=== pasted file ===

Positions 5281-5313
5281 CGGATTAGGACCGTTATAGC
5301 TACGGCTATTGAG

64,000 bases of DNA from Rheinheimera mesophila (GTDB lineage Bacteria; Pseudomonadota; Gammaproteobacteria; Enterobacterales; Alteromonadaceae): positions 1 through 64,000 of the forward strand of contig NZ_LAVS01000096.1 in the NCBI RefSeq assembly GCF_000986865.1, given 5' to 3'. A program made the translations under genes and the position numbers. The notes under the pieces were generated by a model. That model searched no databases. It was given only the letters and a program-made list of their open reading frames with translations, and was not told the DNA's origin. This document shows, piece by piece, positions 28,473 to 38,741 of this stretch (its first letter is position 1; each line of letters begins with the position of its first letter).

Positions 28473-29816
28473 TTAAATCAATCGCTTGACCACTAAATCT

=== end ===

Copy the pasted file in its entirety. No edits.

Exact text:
Positions 5281-5313
5281 CGGATTAGGACCGTTATAGC
5301 TACGGCTATTGAG

64,000 bases of DNA from Rheinheimera mesophila (GTDB lineage Bacteria; Pseudomonadota; Gammaproteobacteria; Enterobacterales; Alteromonadaceae): positions 1 through 64,000 of the forward strand of contig NZ_LAVS01000096.1 in the NCBI RefSeq assembly GCF_000986865.1, given 5' to 3'. A program made the translations under genes and the position numbers. The notes under the pieces were generated by a model. That model searched no databases. It was given only the letters and a program-made list of their open reading frames with translations, and was not told the DNA's origin. This document shows, piece by piece, positions 28,473 to 38,741 of this stretch (its first letter is position 1; each line of letters begins with the position of its first letter).

Positions 28473-29816
28473 TTAAATCAATCGCTTGACCACTAAATCT